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Discipline: LD/Endurance, CMO, Trail Rider, Cartoonist, Writer, Co-Director/ Green Bean Endurance
Email: jackereynolds@yahoo.com


April 25, 2009

Information on Tying up

Well...I've been reading whatever I can get my hands on regarding this topic.


Possible Causes:

Localized Muscle Acidosis= Work instensity exceeds level of fitness.

Post Exercise Muscle Fatigue= Exertional myopathy caused by fluid and electrolyte imbalances.

Stress Tetany= Calcium Depletion from the stresses of long hauling etc.

Other related factors:

Feed not adjusted for non-work, or reduced work days. The wrong kind of feed (ie. endurance horses need protein at 8-10% max, fats at 10%, grass hay, and super fibers.

Selenium depletion in distance horses. It is my understanding that we live in a Selenium poor area of the country. Many distance horses have to be supplemented with Selenium. The recommendation is to find a yeast based Selenium supplement. Selenium can also poison the horse if the level is too high...now that is scary!!!

Vitamin E is known to pay an important role preventing tye-up due to the antioxident properties of Vitamin E.

Heat cycles in nervous mares and fillies. Unfortunately the recommendation for this is to give the horse a light dose of a sedative (acetyl-promanzine) during training. This is a banned substance I'm quite sure.

As you can see by reading this, Phebes was hitting about all of them. Any one of these factors could have done it. But several I know for sure.

Heat Cycle
Did not cut feed ration the week prior that I let her have off.
Ran faster than she needed to go.

The Selenium I don't know yet, and I'm definitely going to supplement vitamin E in the future. I think the feed I'm giving her pretty well matches the recommended feed as closely as I can get it, I'm feeding a super fiber (beet pulp without molasses), and mostly grass hay.

4 comments:

  1. Have you had a look at the banned substances list on the AERC website? You might be pleasantly surprised at your options for dealing with heat cycles. :)

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  2. Since you live in a selenium-deficient area (as do I), consider having your hay tested for Se levels, especially if you're buying local hay. And since you already plan to have her selenium levels checked in a few weeks, you'll know where she stands physiologically as well as nutritionally. It's my understanding that with most of the selenium supplements on the market that's its hard to overdose a horse on Se if you live in a deficient area. We supplement our hard working horses (endurance and event horses between myself and a friend) with Vitamin E and Selenium.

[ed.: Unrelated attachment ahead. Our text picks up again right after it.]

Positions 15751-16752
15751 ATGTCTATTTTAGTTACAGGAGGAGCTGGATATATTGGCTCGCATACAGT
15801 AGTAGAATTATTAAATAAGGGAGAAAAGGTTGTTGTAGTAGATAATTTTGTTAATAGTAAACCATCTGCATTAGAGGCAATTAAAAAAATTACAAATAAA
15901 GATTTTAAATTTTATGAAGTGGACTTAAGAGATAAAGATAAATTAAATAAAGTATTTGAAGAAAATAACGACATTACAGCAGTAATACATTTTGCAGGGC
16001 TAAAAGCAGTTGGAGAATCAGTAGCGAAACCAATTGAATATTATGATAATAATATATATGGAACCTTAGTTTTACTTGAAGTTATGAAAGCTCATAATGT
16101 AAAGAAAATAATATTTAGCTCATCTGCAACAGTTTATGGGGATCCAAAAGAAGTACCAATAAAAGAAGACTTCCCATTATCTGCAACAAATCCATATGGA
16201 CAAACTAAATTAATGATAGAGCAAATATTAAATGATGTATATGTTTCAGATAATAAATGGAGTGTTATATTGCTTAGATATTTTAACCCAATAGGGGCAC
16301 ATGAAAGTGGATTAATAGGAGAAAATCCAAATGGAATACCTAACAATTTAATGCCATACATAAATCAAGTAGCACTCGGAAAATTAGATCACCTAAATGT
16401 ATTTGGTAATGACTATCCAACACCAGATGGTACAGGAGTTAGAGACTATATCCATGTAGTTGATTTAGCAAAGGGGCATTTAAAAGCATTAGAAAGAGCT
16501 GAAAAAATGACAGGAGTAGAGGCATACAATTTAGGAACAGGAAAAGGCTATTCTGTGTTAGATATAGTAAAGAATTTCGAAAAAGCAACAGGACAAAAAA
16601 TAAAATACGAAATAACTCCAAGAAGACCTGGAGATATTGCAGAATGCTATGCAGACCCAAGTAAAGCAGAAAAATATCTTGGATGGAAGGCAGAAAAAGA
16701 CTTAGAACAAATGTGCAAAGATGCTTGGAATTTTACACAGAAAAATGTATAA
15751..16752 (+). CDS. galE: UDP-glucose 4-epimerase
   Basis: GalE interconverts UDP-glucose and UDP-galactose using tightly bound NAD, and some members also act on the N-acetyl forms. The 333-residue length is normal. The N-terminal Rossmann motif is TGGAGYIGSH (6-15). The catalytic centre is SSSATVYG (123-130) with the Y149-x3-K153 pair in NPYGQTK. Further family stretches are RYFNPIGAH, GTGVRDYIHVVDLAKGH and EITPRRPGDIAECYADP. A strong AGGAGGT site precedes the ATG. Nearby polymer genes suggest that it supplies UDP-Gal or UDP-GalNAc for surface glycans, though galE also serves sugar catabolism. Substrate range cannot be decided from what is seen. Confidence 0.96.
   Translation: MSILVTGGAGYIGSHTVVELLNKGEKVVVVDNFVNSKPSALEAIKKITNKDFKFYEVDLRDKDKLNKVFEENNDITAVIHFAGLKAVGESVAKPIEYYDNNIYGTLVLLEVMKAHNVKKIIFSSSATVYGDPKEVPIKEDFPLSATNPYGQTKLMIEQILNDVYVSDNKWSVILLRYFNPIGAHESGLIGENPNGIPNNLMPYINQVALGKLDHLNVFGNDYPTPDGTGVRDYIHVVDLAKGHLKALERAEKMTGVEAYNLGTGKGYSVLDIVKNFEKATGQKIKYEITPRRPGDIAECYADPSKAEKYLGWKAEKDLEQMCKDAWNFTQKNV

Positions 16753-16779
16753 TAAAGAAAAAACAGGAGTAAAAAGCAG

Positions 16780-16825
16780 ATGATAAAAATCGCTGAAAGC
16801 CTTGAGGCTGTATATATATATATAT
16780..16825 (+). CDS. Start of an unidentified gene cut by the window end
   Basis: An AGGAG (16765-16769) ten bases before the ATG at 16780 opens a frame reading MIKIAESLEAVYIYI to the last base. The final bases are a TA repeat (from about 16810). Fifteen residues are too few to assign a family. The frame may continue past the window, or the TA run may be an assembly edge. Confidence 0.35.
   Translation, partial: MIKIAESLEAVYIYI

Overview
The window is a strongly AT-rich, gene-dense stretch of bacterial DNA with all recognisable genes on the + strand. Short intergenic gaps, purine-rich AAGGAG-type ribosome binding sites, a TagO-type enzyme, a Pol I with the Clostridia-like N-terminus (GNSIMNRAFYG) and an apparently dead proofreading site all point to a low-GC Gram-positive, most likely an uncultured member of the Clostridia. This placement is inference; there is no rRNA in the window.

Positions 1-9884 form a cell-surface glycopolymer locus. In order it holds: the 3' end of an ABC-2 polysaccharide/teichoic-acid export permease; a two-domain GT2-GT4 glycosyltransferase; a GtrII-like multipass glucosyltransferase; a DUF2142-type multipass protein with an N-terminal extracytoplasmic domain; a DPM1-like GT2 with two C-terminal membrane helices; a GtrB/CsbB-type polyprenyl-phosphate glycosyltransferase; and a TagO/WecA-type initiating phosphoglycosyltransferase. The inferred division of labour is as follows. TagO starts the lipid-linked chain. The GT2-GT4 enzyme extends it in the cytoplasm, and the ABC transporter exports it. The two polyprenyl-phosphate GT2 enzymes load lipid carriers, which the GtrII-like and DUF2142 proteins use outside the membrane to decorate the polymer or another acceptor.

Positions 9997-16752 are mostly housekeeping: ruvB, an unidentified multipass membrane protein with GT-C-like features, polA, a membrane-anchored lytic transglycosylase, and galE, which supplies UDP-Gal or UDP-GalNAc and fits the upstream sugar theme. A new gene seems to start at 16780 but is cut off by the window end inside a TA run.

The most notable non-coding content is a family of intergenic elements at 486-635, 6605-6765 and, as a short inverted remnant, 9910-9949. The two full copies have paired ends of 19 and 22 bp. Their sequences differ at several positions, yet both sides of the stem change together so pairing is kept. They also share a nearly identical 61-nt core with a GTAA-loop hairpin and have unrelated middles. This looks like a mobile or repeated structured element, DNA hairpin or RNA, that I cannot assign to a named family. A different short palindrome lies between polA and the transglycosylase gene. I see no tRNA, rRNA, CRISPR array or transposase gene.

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  3. Ace is a prohibited drug although it can be quite useful and commonly used in the horse industry. It acts as a mild sedative and muscle relaxer so its just takes the 'edge' off the horse. I've used it before but if you are showing anywhere or going to a ride where the is the possibility of drug testing use caution as the drug remains in their system for 72-120 hours.

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  4. The best way for a horse to get vitamin E is thru pasture grass. It's not in hay. And it can be hard to absorb in vitamin form. Plus hard to keep stable. Just because a product says it has Vitamin E in it doesn't mean it has the kind of Vitamin E your horse can readily absorb and use. I'm just so skeptical. I have bought Vitamin E products in the past. But I just don't completely trust them, and feel much better about my horse getting Vitamin E and other nutrients thru grass.

    Michelle

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